As we approach the next academic year, thousands of UK parents are thinking about how to pay their offspring’s university tuition fees and living costs.
The cost of a three-year course in England and Wales, including living costs, is now estimated to be around £60,000. What on earth are they going to spend it on? The answer could be:
How much can they borrow?
Student loans cover tuition costs (up to £9,000 a year) and maintenance. The amount received as maintenance is means-tested. Other factors, like where they live while studying, are also taken into consideration. Outside of London, away from home, the maximum maintenance amount will be £8,200 a year but this starts to reduce when household income exceeds £25,000.
The tuition fee element of the loan is paid directly to the University and maintenance is paid to the student. Some simple maths will show that there is going to be a shortfall between what can be borrowed as student loans, and what is actually required. Not all students will have the opportunity for part-time work, so enter the Bank of Mum and Dad.
Are student loans a good idea?
According to Martin Lewis (www.moneysavingexpert.com), it makes more sense for the student to have a loan than the parent. Parents who borrow money themselves to avoid their children starting their working life in debt are going to pay significantly more for the money than a student loan would cost. Student loans are different from other loans when it comes to repayment. The rate at which the loan is repaid doesn’t depend on the rate of interest, but on how much the graduate earns.
Repayments start when they earn £21,000 or over, starting at 9% of their pre-tax income over that threshold. This will be deducted by their employer. The more they earn, the more of the loan they will repay, including the interest. For higher earners the interest will be higher but they will probably pay off the loan faster.
Lower earners will probably have at least some of the loan written off and will pay less in the meantime. The terms of student loans are pretty good. It’s not secured on a property, doesn’t appear on a credit file and repayment is automatically arranged, so the graduate is not hassled for missed payments. The student loan is written off after 30 years if not paid, so needn’t cause any long-term worry.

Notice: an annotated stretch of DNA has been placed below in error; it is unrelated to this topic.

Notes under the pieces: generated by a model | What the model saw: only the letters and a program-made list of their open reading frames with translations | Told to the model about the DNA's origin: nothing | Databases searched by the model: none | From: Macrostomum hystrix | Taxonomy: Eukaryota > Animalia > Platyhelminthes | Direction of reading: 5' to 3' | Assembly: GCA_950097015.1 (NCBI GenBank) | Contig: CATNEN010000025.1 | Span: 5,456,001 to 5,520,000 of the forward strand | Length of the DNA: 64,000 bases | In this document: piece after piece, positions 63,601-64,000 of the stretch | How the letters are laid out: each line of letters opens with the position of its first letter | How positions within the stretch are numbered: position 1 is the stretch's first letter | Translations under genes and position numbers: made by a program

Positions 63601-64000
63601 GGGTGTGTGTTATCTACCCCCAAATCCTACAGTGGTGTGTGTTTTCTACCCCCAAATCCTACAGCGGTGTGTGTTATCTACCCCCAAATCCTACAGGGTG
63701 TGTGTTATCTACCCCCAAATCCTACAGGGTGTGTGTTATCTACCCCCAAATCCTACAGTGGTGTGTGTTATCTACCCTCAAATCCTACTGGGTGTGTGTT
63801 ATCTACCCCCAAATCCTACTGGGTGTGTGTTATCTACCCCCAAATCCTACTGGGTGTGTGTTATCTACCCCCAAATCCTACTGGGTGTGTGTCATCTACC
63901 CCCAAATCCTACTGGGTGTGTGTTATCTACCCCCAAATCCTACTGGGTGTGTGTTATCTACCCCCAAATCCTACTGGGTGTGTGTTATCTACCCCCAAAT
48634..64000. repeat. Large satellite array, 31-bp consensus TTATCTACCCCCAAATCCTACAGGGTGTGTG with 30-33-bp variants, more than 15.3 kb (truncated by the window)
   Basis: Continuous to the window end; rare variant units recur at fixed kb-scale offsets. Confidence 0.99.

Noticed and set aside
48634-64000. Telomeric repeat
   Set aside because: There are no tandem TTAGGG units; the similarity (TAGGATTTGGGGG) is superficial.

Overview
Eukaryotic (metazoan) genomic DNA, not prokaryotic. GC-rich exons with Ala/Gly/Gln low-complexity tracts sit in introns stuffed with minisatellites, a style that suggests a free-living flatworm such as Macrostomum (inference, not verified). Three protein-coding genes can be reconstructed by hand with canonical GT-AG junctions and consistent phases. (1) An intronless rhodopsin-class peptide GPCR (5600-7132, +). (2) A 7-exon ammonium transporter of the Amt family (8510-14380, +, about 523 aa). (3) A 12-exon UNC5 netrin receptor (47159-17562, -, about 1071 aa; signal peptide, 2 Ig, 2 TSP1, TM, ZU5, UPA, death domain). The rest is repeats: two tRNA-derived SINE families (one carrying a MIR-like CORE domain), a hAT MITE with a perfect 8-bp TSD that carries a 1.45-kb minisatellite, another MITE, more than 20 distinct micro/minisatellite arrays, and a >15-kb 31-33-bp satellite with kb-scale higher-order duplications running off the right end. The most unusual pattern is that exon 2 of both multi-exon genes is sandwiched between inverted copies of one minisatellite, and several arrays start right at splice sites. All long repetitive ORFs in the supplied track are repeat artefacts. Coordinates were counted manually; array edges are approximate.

The cost of either living in university accommodation or a rented flat is a major part of the budget. Some parents have decided to solve the problem of this cost by becoming student landlords. For parents spending hundreds of pounds a term on rental payments, investing in student accommodation can sound like a great idea. Parents who buy a property for their child to live in, and rent out additional rooms to other students, can often offset the costs of their own child’s accommodation.
Many homes around universities are already converted into a range of apartments and communal spaces, so getting a mortgage might be easier than for unconverted houses. Finding a mortgage will often involve calculating the risks and rewards of investing in student accommodation – something a financial adviser is well-equipped to assist with.
The Bank of England’s chief economist Andy Haldane suggested over the weekend that property was likely to generate higher returns for those planning for retirement than pension saving. The chronic shortage of new housing supply pushes up prices, so owning property that benefits your children whilst they are studying could be a win-win.
Planning is everything
For those parents whose children are in secondary education, now is the time to start making plans.
It might be as simple as reviewing the household finances and trimming some costs such as utilities to create a small surplus that can be invested over the next few years. It might mean seeking the advice of a professional financial adviser to make a more concrete plan that involves investing appropriately, with the funding of university and the possible purchase of a property as the main aim.
If you are a financial adviser, perhaps this would be a good opportunity to contact clients with children and encourage them to start planning.
*“An investment in knowledge pays the best interest”. Benjamin Franklin